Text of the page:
Perling considers Isamaa's good practice guide unnecessary
Lavly Perling, a member of the Isamaa Party's union Parempoolsed (right-wingers), does not think a guide for discussions created by the party is necessary.
"What is the aim of the document? The authors of the document need to say. Because I don't believe in any regulations that regulate aspects that can't be regulated - I don't believe it at the legislative level nor on the level of any organizations - this is where my opinion comes from," Perling said on ETV's current affairs show "Esimene stuudio" on Thursday.
Perling said the good practice guide will not stop her from expressing an opinion. "In this context, we are talking about democracy and freedom of speech and I have always considered expressing my opinions when it's necessary, important."
In her opinion, the arguments within the Isamaa Party can be beneficial.
"Maybe it's a good thing that in the party, which is a public body, disputes are taking place and the voter sees that the disputes are taking place and the party is discussing future steps? The fact that the statements are painfully sharp means that the members care about their party," she said.
Estonian politics is stagnant
"I admit honestly that parties are only looking for ratings. That also means that there are no strong, brave plans, I dare to say, painful plans in the short run, but beneficial decisions in the long run," Perling said.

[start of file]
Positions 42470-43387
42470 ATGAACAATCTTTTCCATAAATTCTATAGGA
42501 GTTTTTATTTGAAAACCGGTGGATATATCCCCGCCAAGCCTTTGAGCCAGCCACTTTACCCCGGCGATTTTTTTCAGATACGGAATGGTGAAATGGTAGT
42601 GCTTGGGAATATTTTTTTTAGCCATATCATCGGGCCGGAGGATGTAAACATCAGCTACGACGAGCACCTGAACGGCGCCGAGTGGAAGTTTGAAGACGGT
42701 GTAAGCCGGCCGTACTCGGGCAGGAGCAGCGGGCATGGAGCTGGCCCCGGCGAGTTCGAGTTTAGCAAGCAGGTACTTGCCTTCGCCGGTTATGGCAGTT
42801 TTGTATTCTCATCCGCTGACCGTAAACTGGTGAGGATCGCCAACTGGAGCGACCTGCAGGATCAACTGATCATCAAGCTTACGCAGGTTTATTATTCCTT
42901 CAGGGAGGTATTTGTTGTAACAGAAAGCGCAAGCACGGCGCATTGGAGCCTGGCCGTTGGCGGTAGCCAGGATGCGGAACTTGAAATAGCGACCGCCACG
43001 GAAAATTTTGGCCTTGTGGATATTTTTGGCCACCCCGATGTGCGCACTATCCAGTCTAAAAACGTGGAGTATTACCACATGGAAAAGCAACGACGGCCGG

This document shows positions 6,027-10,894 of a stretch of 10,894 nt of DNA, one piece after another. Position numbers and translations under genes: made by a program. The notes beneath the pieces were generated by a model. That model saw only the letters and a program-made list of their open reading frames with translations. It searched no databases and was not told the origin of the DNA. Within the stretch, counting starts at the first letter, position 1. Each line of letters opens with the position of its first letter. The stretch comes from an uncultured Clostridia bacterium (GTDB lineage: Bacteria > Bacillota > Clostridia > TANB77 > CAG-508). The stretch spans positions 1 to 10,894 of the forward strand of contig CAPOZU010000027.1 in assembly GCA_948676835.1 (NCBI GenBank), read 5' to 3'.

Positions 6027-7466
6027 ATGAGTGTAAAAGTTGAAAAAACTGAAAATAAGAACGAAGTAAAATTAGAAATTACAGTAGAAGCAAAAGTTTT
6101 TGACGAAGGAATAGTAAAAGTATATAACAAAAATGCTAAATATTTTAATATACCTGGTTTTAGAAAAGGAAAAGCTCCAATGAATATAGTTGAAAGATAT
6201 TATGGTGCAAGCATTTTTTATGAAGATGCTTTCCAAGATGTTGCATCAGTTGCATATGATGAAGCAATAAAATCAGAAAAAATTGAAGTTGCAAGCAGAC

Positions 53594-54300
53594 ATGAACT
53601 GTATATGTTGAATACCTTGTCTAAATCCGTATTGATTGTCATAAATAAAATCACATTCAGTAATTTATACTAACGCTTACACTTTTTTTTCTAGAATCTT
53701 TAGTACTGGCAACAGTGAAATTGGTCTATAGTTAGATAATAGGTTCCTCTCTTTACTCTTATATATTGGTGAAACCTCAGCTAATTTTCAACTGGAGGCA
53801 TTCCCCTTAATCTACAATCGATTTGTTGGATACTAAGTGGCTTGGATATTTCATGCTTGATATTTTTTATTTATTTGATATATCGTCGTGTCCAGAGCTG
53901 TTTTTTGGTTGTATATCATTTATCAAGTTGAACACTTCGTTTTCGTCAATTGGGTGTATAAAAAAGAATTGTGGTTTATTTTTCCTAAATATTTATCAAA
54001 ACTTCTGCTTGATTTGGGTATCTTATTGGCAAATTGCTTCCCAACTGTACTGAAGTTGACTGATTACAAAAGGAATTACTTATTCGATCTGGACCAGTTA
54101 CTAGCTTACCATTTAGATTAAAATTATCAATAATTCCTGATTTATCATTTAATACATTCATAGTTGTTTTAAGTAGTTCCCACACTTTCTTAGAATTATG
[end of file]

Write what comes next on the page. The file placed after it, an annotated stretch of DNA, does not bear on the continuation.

Perling said that the Parempoolsed expect the Isamaa Party to have the courage to make big decisions and help Estonia to move on from stagnation.
"Who dares to put crazy ideas on the table in a good way, for whom there are no taboos, for example, the tax system, who considers the economy very important, so important that they understand that if the economy is doing well, all people will be doing well. And doesn't forget that everybody's goal is to preserve the Estonian people, culture and everything that has to do with Estonia, but not just to keep it in a gold box, but to make it great," Perling said.
Perling said the Isamaa Party should move from the 5 percent electoral threshold to the three strongest parties.
Last year, more than 100 members of Isamaa have founded a union inside the party called "Parempoolsed" (Right-wingers) with a manifesto titled "The right-wing choice for Estonia" in which they promise to stand up for Western values and right-wing opinions but against extremists in Estonian politics.
The full manifesto can be read here.
Since the group's founding, there have been tough discussions within the party about how it should move forward and in which direction.
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Editor: Roberta Vaino